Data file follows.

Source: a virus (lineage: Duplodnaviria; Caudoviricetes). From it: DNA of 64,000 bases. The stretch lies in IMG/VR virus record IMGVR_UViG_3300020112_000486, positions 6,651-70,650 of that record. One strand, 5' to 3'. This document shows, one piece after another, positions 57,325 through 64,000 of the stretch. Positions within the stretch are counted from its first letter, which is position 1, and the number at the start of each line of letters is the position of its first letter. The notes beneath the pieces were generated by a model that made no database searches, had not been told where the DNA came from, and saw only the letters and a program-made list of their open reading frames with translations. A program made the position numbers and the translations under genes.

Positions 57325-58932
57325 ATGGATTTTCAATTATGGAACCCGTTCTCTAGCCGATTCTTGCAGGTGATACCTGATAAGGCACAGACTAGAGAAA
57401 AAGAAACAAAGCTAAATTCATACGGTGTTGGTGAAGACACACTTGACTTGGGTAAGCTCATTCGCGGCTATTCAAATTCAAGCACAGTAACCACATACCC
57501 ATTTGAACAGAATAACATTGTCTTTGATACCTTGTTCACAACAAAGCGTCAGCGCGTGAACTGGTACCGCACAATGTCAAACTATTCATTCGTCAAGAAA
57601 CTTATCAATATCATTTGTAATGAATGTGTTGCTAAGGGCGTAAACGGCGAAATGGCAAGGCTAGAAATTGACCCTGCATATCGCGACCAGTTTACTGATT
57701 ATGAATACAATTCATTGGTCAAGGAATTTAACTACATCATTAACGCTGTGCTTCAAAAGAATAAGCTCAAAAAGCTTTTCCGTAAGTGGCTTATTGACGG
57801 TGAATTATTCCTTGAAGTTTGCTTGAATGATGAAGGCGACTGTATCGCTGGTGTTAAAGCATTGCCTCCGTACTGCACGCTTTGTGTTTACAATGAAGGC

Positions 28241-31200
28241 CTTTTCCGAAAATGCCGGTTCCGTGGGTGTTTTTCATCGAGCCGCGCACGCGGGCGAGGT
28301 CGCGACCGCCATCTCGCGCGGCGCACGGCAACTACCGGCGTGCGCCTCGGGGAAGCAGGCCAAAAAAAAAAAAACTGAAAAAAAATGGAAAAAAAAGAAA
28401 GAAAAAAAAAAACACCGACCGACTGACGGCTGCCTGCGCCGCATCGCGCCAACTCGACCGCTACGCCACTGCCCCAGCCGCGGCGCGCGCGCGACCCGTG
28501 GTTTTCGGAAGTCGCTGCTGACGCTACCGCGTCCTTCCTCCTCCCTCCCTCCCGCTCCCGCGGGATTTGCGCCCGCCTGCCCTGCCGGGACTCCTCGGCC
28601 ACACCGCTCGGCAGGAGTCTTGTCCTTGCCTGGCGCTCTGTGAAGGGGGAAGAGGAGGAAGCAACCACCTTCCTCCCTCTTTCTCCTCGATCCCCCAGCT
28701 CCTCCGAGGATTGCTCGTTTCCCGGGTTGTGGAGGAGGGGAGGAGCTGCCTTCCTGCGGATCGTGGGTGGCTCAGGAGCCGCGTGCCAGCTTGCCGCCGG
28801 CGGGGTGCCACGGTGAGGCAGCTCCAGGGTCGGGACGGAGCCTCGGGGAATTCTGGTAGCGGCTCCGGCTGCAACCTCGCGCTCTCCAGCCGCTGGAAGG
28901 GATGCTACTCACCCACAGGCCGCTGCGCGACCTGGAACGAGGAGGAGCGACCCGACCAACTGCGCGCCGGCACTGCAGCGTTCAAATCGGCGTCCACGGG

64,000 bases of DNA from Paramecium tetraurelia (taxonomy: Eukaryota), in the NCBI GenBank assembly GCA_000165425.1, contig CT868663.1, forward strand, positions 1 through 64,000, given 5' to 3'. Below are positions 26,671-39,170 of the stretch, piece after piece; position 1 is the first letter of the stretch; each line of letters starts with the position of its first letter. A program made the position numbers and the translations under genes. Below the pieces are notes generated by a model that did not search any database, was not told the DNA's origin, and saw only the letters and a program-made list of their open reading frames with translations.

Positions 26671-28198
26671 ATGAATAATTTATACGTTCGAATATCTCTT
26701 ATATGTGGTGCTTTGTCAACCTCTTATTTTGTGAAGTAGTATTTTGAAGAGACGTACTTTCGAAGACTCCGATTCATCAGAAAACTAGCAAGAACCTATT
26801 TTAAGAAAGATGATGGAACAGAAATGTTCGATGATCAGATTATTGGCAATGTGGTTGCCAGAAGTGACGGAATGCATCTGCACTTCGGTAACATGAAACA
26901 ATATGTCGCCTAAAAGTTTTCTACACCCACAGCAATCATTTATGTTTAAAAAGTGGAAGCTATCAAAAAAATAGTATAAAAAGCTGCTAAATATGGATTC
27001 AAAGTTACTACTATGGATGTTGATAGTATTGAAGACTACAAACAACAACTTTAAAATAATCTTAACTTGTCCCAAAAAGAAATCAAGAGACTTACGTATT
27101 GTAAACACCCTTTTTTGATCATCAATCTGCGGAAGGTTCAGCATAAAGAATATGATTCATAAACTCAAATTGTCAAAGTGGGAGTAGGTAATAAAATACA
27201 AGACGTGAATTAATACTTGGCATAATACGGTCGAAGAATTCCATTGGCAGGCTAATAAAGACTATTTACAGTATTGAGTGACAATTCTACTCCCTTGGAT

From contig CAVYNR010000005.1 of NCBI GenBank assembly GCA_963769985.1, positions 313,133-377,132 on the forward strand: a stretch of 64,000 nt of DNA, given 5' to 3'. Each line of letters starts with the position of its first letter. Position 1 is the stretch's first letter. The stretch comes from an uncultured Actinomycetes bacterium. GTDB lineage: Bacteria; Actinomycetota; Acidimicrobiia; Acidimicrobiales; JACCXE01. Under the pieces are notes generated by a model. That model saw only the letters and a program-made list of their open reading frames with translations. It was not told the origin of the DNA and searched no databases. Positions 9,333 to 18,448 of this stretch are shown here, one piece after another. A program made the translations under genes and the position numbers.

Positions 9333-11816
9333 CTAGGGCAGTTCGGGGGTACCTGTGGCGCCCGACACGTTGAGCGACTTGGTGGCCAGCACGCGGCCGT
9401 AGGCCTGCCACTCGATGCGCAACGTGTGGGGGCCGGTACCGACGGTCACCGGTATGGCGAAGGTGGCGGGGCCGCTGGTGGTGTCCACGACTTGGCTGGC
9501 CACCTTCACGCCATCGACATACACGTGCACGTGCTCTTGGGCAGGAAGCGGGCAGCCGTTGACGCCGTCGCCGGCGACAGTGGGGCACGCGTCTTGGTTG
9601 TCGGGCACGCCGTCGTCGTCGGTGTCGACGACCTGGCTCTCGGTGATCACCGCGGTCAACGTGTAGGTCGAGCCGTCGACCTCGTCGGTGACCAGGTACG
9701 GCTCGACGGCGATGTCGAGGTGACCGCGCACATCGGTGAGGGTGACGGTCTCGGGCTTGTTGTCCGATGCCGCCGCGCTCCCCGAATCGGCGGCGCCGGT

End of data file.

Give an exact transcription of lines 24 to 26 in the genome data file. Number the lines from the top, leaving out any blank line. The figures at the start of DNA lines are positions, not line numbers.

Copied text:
27001 AAAGTTACTACTATGGATGTTGATAGTATTGAAGACTACAAACAACAACTTTAAAATAATCTTAACTTGTCCCAAAAAGAAATCAAGAGACTTACGTATT
27101 GTAAACACCCTTTTTTGATCATCAATCTGCGGAAGGTTCAGCATAAAGAATATGATTCATAAACTCAAATTGTCAAAGTGGGAGTAGGTAATAAAATACA
27201 AGACGTGAATTAATACTTGGCATAATACGGTCGAAGAATTCCATTGGCAGGCTAATAAAGACTATTTACAGTATTGAGTGACAATTCTACTCCCTTGGAT